How to Recover From a Home Invasion


A home invasion occurs when a robbery is committed in a residence with the occupants present. This situation can be the result of the criminal not realizing that there were people home, or can be an intentional invasion, what is essentially a combination of mugging and burglary. A home invasion can lead to psychological trauma, physical injury or death.

Things You'll Need

  • Telephone
  • Digital camera
  • Video recorder

Take Emergency Measures First

  • Call the police immediately--if possible, while the criminal or criminals are still present in the home. This is often possible if there is a resident in the home who has not been noticed or apprehended by the invaders. The sooner help arrives, the more likely it is that the invaders can be scared off before they cause injury or property loss.

  • Call an ambulance if any injuries have occurred. Attend to the needs of injured parties until paramedics arrive, then get out of their way and allow them to do their jobs. Alert your neighbors to the crime and ask for their help, if you need it.

  • Resolve any potentially hazardous situations that may exist as a result of the home invasion, such as fires, gas being left on, or loaded weapons (your own or any belonging to the criminals) in the home.

Take Evidence

  • Prevent the crime scene from being disturbed so that detectives have a better chance of finding usable evidence. Remove yourself and your family from the room or area where the crime occurred, and don't let anyone enter it again until people who are trained in taking evidence arrive.

  • Write down your memories of the event immediately, and get information from anyone else who was present. Include the times of all events, physical descriptions of the perpetrators, and items that were stolen. All of this information is useful later in prosecution, and the fact that you wrote it down immediately after the event will make it stronger evidence. Memories are notoriously unreliable, and change over time.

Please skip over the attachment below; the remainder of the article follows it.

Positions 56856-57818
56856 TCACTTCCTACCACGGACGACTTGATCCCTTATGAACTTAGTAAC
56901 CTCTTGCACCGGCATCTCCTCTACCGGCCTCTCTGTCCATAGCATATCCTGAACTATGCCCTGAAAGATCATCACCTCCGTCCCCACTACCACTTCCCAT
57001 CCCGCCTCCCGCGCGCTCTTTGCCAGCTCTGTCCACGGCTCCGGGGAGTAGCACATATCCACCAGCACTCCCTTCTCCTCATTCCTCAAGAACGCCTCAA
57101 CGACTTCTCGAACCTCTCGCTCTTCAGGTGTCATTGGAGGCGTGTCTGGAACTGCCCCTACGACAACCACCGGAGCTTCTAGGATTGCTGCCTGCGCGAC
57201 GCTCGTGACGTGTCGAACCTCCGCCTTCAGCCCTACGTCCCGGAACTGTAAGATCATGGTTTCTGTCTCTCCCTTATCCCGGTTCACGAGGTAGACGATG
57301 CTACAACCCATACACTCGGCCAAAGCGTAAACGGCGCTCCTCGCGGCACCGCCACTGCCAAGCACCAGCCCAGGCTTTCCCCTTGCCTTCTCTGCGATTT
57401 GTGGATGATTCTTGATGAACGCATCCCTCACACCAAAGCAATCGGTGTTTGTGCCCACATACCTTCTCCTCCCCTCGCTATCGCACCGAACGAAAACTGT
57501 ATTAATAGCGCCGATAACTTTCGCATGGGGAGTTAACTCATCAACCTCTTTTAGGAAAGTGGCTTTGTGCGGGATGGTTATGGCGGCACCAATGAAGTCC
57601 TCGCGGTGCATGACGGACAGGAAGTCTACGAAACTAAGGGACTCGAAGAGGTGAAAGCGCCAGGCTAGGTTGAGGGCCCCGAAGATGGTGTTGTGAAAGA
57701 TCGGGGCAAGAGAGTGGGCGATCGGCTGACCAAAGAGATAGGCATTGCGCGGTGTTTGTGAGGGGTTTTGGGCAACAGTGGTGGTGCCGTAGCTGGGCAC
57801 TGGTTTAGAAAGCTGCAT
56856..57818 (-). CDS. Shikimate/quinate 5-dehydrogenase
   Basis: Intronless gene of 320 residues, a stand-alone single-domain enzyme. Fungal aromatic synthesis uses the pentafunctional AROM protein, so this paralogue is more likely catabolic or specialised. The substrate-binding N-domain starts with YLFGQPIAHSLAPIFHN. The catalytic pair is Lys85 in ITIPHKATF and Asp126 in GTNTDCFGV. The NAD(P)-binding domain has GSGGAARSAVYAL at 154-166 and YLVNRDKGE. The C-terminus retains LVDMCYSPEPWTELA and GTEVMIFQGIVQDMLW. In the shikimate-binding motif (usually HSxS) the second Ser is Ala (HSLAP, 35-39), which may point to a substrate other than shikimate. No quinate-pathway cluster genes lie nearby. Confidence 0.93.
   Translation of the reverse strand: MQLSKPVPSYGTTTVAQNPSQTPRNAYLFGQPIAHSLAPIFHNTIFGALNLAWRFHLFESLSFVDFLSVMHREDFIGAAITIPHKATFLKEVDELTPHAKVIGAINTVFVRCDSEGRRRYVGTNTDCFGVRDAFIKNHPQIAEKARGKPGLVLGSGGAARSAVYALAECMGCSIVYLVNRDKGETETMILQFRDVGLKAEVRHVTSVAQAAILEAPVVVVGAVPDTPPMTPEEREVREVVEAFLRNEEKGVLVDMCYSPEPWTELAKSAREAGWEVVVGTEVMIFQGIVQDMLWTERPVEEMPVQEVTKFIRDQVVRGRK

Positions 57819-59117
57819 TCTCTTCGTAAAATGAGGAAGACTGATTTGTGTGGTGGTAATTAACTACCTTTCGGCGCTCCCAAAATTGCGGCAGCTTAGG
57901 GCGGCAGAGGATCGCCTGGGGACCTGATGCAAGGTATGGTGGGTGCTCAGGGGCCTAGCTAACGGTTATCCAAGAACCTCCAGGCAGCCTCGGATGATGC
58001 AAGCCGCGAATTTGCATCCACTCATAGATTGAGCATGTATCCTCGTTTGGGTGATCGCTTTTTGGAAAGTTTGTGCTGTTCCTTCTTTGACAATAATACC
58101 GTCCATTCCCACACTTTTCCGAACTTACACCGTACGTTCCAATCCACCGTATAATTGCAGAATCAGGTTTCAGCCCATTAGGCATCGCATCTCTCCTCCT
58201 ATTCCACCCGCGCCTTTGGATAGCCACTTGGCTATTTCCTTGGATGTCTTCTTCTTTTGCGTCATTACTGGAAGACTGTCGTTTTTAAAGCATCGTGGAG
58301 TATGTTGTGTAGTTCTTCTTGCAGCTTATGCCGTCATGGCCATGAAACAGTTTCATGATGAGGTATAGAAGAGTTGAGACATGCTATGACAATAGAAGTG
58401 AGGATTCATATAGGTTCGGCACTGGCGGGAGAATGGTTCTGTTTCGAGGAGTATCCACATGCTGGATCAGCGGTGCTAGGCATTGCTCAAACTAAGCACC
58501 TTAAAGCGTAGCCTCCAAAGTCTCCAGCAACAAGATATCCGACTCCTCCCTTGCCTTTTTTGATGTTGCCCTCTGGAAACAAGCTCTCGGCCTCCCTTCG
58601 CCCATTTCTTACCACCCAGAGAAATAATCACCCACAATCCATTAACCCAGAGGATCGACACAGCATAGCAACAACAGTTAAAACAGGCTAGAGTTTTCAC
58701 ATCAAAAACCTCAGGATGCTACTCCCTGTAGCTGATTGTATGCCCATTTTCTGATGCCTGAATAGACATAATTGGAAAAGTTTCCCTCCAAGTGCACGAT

• Take photographs and/or videos of anything in the home that was changed or damaged as a result of the crime. Look outside the home for tire tracks, dropped items, or anything else that might serve as evidence.

Long-Term Trauma

  • Seek help to deal with feelings of fear, anger or vulnerability that may arise as a result of being a victim of crime. This help can come from friends, family, or professionals.

  • Confront the perpetrators if you are given the opportunity and if you feel capable of doing so. This can return a sense of power and strength to you, and can also possibly make the perpetrators more aware of the damage that their crimes cause.

  • Pursue replacement of lost property by filing the appropriate insurance claims.

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  • Photo Credit Muriel de Seze/Digital Vision/Getty Images
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